Tobias Vanderhoop may have moved clear across the country, but in many ways he finds himself in familiar surroundings: on an Island serving in a leadership role for a tribal community.

Mr. Vanderhoop, 43, the former tribal chairman of the Wampanoag Tribe of Gay Head (Aquinnah), began work as tribal administrator and chief executive officer of the Ketchikan Indian Community in mid-September.

Since then, he’s been able to draw on his experience and education to serve the 5,700-member Indian community, situated on the southeastern tip of the Alaskan panhandle. “I don’t think you could ask for much more in a professional life,” Mr. Vanderhoop said this week, after stepping out of a budget meeting to speak by phone.

He grew up in Everett, but Mr. Vanderhoop has deep roots on the Vineyard and moved here full time in 1992, after graduating from University of Massachusetts in Boston with a degree in community planning and management. He immediately went to work for the tribe. He later gained a master’s degree in public administration from Harvard’s Kennedy School of Government.

His extensive work for the Aquinnah tribe includes more than four years as tribal administrator and a term as tribal chairman until last year, when he decided not to run for reelection.

Mr. Vanderhoop said the Ketchikan community serves three main tribal nations, the Tlingit, Haida and Tsimshian, and operates the largest tribal health clinic in the region. (By comparison, the Aquinnah tribe has about 1,300 members, about 300 of them living on the Island.)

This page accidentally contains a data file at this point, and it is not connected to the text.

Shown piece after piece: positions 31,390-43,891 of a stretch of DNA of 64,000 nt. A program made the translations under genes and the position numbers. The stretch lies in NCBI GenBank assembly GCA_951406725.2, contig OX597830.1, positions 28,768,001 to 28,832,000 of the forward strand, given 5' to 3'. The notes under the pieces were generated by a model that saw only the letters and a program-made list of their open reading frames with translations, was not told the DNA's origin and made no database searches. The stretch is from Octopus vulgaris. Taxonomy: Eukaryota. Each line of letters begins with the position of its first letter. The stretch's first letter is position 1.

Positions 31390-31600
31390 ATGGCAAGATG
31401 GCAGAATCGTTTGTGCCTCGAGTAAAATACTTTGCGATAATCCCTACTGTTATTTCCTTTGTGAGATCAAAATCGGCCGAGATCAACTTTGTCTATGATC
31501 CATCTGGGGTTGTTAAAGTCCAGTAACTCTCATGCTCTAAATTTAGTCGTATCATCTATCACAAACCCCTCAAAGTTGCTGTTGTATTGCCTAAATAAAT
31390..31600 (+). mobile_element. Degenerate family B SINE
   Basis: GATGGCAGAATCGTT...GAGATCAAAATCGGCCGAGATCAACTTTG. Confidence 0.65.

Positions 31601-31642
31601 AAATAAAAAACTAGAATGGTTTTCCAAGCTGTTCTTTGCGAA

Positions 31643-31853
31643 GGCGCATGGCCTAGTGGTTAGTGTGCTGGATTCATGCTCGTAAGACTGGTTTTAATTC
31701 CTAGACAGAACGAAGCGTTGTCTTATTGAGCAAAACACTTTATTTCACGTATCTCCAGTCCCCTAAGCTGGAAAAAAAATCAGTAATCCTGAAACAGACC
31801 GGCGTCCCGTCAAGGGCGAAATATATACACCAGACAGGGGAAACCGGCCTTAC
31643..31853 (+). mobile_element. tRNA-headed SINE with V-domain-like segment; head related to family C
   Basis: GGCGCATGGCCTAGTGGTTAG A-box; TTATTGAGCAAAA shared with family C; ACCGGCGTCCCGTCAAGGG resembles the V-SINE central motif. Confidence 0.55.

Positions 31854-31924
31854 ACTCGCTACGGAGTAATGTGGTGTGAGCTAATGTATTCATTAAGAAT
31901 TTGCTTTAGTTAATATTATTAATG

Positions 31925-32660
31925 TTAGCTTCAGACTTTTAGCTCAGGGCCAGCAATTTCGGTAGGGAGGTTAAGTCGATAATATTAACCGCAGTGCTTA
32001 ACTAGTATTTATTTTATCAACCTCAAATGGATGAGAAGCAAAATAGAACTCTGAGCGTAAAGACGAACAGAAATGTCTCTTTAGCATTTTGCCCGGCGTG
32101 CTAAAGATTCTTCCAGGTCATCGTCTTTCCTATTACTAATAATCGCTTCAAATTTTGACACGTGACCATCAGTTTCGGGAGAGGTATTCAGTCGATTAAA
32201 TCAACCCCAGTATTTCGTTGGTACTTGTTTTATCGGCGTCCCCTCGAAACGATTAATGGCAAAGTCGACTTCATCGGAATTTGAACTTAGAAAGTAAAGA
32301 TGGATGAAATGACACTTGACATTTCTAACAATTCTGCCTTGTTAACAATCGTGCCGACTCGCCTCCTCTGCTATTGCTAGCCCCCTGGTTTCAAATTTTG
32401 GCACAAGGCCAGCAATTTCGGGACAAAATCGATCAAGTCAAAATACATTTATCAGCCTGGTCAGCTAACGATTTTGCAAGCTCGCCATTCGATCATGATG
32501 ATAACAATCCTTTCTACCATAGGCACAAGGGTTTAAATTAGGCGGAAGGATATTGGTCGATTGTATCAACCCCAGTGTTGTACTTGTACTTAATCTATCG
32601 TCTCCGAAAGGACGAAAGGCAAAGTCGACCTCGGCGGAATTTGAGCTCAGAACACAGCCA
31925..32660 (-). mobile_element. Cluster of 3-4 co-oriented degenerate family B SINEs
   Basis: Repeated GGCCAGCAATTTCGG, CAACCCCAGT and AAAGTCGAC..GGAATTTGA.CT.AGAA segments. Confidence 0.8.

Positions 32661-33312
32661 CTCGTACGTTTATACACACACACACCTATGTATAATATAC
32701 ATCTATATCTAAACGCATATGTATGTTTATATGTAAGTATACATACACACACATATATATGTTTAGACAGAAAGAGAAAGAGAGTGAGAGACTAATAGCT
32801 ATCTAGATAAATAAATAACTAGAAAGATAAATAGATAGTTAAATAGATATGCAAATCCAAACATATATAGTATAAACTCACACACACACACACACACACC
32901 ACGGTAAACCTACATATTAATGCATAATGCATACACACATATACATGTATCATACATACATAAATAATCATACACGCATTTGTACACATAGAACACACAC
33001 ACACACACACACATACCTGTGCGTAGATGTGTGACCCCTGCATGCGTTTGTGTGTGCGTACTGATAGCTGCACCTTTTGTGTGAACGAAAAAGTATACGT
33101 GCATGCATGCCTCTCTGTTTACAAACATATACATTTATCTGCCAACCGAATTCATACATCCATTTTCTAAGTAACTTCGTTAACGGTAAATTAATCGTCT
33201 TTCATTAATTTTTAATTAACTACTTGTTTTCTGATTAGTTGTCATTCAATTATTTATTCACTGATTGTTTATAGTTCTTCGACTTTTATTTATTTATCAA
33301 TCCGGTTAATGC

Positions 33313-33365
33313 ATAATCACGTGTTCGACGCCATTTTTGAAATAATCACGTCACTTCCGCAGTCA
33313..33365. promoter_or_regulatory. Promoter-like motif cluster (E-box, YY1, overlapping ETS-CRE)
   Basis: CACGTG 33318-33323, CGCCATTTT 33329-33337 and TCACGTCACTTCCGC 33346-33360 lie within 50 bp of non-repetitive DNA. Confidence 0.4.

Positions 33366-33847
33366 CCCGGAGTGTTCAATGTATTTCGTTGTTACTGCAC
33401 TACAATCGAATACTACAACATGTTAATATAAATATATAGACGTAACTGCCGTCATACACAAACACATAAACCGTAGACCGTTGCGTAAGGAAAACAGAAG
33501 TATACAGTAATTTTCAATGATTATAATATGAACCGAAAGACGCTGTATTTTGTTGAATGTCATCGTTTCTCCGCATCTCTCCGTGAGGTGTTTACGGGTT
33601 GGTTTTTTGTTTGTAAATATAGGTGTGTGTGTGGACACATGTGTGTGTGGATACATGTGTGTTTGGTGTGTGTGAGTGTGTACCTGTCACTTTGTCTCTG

There are obvious similarities between the two tribal communities separated by four time zones. Both places can be reached only by boat or plane. The Ketchikan airport in fact is on a separate island, a short ferry ride not unlike the trip to Chappy, he said. And then there is the close sense of community fostered in part by watery boundaries.

“I come from a small island; this is an island,” he says. “It’s a close place. Frankly, if it all went wrong, we would be disconnected and all we would have is each other. And, in that way, it’s very much the same.”

In Ketchikan, he was also greeted by a family connection. His mother’s first cousin, David Vanderhoop, had married into the Ketchikan community.

“Even though I had never been physically here in this place [before], the people I have interacted with — many of them I have met before in other places and even the ones I haven’t met before — they have been very friendly and kind,” he said.

The Ketchikan community hopes to expand its economic base to augment its revenue from its clinic, the largest tribal medical facility in the region, and federal funds. It has no land all its own, but interacts with local, state and federal government agencies, as well as nearby tribal villages that are governments in their own right, he said.

“I’m very fortunate because I carry my experiences from home, and I’m able to bring those to bear to support the tribal leadership of this nation in their efforts to maintain their relations with [local, state and federal government], as well as all of those tribal villages that surround us,” he said.

Looking homeward, Mr. Vanderhoop declined to discuss the future of tribal gaming on Martha’s Vineyard, except to express pride in the Aquinnah tribe and its efforts to assert those rights.

“And I have great faith in my tribal community — that they will move forward, having full command of all the rights there for them,” he said.